Native Son
Recording Artist: Bryan Adams
Writers: Jim Vallance
Bryan Adams
Date Written: July 1986 / Vancouver Canada
Albums: Into The Fire (A&M Records, 1987)
Audio:
  Bryan Adams: rhythm guitar, piano, vocal
Jim Vallance: percussion
Keith Scott: rhythm guitar, lead guitar
Tommy Mandel: organ
Ian Stanley: keyboards
Dave Taylor: bass
Mickey Curry: drums
 
Produced by Bob Clearmountain and Bryan Adams.  Associate producer Jim Vallance. Recorded by Bob Clearmountain, September 1986, at Cliffhanger Studios, West Vancouver. Mixed by Bob Clearmountain, January 1987, at AIR Studios, London.
Comments:
Click on image above to
view lyric manuscript
When Adams and I were writing "Native Son" I was an eager participant.  In retrospect, however, it all seems a bit "precious". We were trying to make an important statement about the treatment of native Indians by the early white settlers, but I think it comes across as forced and insincere.

"I had that title for about two years", Bryan said on the Rockline radio show. Initially however, we had trouble finding a lyrical theme to go with the title.

When I mentioned this to my friend Duris Maxwell, who's part Indian, he suggested I look into the story of Chief Joseph of the Nez Perce ("nose pierced") tribe of Dakota.

I went to the Vancouver library and read everything I could find on Joseph, which turned out to be a truly fascinating story. I wrote a page of notes at the library (see left margin), most of it direct quotes from Joseph's speeches.  With a little modification those notes became the basis for the song.
 
 
Here's what I learned:  In 1877 Chief Joseph resisted the takeover of his Oregon lands by white settlers, who ordered Joseph and his people to move to a reservation in Idaho. Members of Joseph's tribe killed a group of settlers during a skirmish.  Joseph tried to flee to Canada with his followers. They travelled more than 1,500 miles through Oregon, Washington, Idaho, and Montana. Along the way they fought several battles with the pursuing U.S. Army. Eventually cornered and forced to surrender, Chief Joseph spoke these words on October 5, 1877.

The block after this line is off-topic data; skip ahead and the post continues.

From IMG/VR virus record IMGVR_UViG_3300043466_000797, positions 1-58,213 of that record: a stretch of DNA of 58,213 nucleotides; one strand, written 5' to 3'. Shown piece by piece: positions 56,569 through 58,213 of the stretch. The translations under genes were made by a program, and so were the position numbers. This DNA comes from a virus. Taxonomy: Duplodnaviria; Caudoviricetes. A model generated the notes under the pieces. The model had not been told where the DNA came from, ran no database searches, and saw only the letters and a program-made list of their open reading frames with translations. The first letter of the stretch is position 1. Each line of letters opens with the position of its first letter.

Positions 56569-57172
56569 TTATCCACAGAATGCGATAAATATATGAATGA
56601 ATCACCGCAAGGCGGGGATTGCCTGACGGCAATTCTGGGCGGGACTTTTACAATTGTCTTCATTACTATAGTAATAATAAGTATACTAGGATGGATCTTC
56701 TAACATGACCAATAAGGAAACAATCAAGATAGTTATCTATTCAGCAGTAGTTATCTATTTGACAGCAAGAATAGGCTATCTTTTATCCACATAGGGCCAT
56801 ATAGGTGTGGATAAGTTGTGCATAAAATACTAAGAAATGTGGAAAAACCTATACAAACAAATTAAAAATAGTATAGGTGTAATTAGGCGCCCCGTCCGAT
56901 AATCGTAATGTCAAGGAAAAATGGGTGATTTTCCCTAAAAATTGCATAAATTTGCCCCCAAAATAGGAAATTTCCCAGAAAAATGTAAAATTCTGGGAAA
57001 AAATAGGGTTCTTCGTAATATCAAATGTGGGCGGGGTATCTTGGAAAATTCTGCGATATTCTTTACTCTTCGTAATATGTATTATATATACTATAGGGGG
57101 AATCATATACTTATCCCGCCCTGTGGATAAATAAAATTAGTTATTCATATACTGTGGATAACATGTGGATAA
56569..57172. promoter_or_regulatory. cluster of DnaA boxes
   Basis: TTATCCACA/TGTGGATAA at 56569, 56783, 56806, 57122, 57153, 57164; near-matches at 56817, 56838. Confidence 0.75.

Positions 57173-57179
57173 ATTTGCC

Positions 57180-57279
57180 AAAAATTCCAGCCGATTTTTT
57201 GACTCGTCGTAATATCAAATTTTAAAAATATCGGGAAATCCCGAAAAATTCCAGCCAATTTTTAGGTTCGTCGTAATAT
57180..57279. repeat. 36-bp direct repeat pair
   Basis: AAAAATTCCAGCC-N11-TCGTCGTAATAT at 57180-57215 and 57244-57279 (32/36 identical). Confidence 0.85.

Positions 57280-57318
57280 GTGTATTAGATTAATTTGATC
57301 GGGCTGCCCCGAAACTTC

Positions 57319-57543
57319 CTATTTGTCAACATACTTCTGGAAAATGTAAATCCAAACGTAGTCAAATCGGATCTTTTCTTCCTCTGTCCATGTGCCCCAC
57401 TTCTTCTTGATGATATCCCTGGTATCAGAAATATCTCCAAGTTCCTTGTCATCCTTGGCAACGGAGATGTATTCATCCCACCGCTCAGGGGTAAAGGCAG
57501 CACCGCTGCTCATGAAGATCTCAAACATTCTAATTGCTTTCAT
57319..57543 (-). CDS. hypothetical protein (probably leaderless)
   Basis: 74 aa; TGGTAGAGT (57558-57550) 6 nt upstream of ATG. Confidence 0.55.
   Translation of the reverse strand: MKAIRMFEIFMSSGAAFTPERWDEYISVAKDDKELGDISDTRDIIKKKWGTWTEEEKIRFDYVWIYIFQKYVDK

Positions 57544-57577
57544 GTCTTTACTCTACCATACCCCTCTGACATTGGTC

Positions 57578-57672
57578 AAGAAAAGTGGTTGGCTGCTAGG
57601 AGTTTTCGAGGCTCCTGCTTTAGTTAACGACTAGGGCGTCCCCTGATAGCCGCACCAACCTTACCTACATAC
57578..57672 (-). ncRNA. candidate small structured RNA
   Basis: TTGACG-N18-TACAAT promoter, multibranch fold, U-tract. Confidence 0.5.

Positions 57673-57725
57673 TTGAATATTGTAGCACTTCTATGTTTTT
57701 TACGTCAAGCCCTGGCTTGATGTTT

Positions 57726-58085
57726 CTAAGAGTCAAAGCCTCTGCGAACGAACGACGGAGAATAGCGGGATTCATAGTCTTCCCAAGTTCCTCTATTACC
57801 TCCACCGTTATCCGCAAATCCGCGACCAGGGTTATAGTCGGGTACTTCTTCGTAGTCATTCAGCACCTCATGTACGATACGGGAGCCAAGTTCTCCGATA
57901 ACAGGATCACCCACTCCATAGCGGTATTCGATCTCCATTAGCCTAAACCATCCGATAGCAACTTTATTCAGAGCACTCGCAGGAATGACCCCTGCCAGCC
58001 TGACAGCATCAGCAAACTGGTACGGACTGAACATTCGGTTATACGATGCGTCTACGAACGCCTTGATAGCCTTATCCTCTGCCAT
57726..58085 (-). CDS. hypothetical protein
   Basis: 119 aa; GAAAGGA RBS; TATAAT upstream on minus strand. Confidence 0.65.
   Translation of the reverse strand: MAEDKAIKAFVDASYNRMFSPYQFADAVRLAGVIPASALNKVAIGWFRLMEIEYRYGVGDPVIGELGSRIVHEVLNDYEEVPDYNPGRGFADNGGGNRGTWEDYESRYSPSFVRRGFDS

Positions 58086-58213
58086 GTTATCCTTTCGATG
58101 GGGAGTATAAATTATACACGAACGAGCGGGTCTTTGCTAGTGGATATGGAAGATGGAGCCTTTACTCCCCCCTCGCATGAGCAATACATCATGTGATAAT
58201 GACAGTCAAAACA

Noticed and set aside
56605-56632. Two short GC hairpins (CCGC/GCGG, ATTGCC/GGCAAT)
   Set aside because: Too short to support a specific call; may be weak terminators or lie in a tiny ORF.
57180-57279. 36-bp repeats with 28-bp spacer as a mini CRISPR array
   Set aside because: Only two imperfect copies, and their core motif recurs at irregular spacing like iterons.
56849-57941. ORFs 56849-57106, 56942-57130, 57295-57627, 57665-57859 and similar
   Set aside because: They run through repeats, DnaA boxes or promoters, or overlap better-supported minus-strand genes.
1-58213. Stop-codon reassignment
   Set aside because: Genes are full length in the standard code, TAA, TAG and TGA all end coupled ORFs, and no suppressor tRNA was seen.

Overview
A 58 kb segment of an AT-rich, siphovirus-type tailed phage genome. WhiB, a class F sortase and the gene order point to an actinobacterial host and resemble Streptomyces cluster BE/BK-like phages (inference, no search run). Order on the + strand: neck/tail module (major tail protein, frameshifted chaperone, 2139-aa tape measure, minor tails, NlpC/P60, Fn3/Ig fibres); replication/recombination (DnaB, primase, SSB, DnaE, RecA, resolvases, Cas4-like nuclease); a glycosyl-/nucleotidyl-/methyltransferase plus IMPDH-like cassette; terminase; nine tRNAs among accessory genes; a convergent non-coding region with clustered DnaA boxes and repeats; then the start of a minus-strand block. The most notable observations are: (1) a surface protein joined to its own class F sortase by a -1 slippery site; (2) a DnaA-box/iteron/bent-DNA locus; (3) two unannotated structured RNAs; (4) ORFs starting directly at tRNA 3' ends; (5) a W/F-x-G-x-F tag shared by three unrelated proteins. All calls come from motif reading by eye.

"I am tired of fighting. Our Chiefs are killed. Looking Glass is dead. Ta Hool Hool Shute is dead. It is cold, and we have no blankets; the little children are freezing to death. My people, some of them, have run away to the hills, and have no blankets, no food. No one knows where they are - perhaps freezing to death. I want to have time to look for my children, and see how many of them I can find. Maybe I shall find them among the dead. Hear me, my Chiefs! I am tired; my heart is sick and sad. From where the sun now stands I will fight no more forever."
Lyrics: I've seen many moons through these wrinkled eyes
The years have made me old but they've made me wise
Now the white man lives where our rivers run

For now better days have passed
We walk the streets of broken glass
Our people vanished as snow before the summer sun

Like dogs we were driven from this place
Such injustice time will not erase
All these changes cannot be undone

When you feel the anger inside of you
Hold your head high - let your aim be true
Though your heart beats like a drum
My native son

Once there was a time my little one
Before the wagons - before the soldiers' guns
When this land was ours as far as the eagle flies

No white flag - no broken truce
With few words one can speak the truth
I don't hear it
Time won't heal it now

With each new day that comes to pass
Will the great spirit free us all at last?
He said we were the chosen ones

For all we had there's nothing left
We wont forgive - we can't forget
You know that your day will come
My native son

With each new day that comes to pass
Will the great spirit free us all at last?
What has happened can never be undone
When I was young - not yet a man

The sun rose and set upon our land
We were the chosen ones
My native son